March 29, 2011
Closer By Committee?
The one question I have been repeatedly asked this month is ,“Who is going to be the closer for the Rays?” Honestly, not much has changed since I first covered the situation back in January.
It's a fair assumption that at least half of you reading this article also play fantasy football to pass the time in between baseball seasons as I do, and thus are all too familiar with the dreaded RBBC–running back by committee. Someone gets the touches in between the 20s while one or more guys get the red zone touches. It is maddening as a fantasy player to try to predict which back is going to get the points—not only at the draft, but as you set your lineups each week during the season. Baseball tends to be a bit different, as most managers will name their closer before the season starts—fantasy players then look to see which closers are in danger of losing their job first based on their skills. Then again, most managers are not Joe Maddon.
Maddon has spent the better part of this off-season beating the closer-by-committee drum, just as Theo Epstein did in 2003 in Boston. Here are some of the comments Maddon has made in recent weeks:
I have to prepare myself mentally for that because it's really different. To have the one guy at the end of the game allows you to do certain things to get to the ninth innings whereas when you don't, there's different things you have to consider all the time. So it's quite a mental exercise….We have some really good candidates. Some good arms, some guys I don't really know that well that we've got to check out and see what they're capable of doing.
I'm going into the season pretty much expecting to go committee-wise. I'm not concerned with that, I'm just saying it's a different way, it's another way.
It's just going to be the leverage of the moment, how we get to the ninth inning, who has been used already to make sure that we had a lead going into the ninth inning, I'm liking the way this is looking right now. I think we're going to have several candidates to get the last out. I don't just want to say, 'You're going to get the last out every night,' but on any given night, I think we have the ability to potentially move that last out or last two outs around, based on left-handed or right-handed hitters. Honestly, I'd have no hesitation pitching anybody, Jake (McGee), eventually, I think can morph himself into that particular role, but I don't want to just thrust that upon him right now. Just like David Price got the baseball in the ALCS, I have no problem with Jake McGee.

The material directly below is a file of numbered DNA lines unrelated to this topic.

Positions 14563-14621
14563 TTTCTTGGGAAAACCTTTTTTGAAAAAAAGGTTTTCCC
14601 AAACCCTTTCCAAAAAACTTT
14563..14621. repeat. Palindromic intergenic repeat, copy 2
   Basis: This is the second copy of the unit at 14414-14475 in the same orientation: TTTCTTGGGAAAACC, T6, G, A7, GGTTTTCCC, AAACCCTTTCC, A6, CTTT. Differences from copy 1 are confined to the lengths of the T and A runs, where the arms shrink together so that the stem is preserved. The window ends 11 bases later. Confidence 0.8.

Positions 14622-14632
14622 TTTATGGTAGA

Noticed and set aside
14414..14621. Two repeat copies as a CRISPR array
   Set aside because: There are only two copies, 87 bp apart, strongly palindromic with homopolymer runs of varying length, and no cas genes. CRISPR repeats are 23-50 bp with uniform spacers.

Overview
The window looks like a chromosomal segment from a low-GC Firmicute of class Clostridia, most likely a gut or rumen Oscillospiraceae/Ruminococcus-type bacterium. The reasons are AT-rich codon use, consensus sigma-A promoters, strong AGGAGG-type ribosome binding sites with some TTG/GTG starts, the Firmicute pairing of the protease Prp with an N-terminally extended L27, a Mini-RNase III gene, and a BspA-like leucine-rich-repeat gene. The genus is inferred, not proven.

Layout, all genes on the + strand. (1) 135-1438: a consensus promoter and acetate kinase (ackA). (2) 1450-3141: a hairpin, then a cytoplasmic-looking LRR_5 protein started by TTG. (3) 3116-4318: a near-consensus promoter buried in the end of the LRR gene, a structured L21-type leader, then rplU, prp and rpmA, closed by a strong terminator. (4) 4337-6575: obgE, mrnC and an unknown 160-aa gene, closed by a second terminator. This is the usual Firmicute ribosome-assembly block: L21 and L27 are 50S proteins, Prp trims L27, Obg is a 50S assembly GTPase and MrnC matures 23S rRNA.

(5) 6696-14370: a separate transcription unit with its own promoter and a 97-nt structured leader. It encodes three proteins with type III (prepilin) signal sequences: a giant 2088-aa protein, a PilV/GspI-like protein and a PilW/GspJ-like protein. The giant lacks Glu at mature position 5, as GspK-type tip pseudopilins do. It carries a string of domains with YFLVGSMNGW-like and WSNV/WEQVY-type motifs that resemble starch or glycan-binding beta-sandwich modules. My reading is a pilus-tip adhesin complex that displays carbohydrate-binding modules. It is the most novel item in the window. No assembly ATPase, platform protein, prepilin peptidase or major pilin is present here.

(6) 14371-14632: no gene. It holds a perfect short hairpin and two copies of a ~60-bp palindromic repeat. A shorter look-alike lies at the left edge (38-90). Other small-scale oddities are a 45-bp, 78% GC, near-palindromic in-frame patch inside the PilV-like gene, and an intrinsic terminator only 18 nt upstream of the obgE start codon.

Jake's got a high-end arm. My biggest concern, is he ready emotionally to handle that, and if it does not go well, how's he going to react? I'm liking the way this is looking right now. I think we're going to have several candidates to get the last out. … Honestly, I'd have no hesitation pitching anybody.
McGee is the only pitcher he has singled out by name in regards to a defined role, as he has repeatedly pointed to improvements he would like to see McGee make rather than tip his hand and admit who he is favoring. To his credit, McGee appears to be taking Maddon’s words in stride, and is determined to take the role at some point this season.
The experts are clearly at a loss at how to properly value each of the three options for the ninth inning. The table below shows what Kyle Farnsworth, Joel Peralta, and Jake McGee went for in each major AL-only auction:
In each case, the pundits see McGee as the likely saves leader for the club, followed by Farnsworth, with Peralta taking up the rear. On the surface level, the only thing we have to go on is some anecdotal evidence for each. In McGee, we have the one pitcher that Maddon has called out by name as someone who can do the job at some point. In Farnsworth, we have the one pitcher on the team who has a clause in his contract that could earn him as much as $300K extra based on the games he finishes, and in Peralta, we have a pitcher who piled up 20 saves in just 27 outings in Triple-A last year before his promotion to the Nationals.
None of that is going to help make a firm decision on who you should have on your roster right now, and, as I stated earlier, nothing that was covered back in late January has changed. Maddon’s language has remained steadfast, if not evasive. The 2003 Red Sox often come to mind when the committee term is thrown around, as that club had ten different pitchers complete a save—Byung-Hyun Kim lead the way with 16. That is not terribly different than how Maddon has run things, at least until Rafael Soriano fell into his lap. In 2008, Troy Percival picked up 28 saves, but Dan Wheeler grabbed another 13 and four other pitchers picked up a total of 11 saves on the way to the World Series. Percival quickly broke down in 2009, and J.P. Howell grabbed the job and saved a team-leading 17 games. Nine different pitchers picked up saves for that team that won 84 games.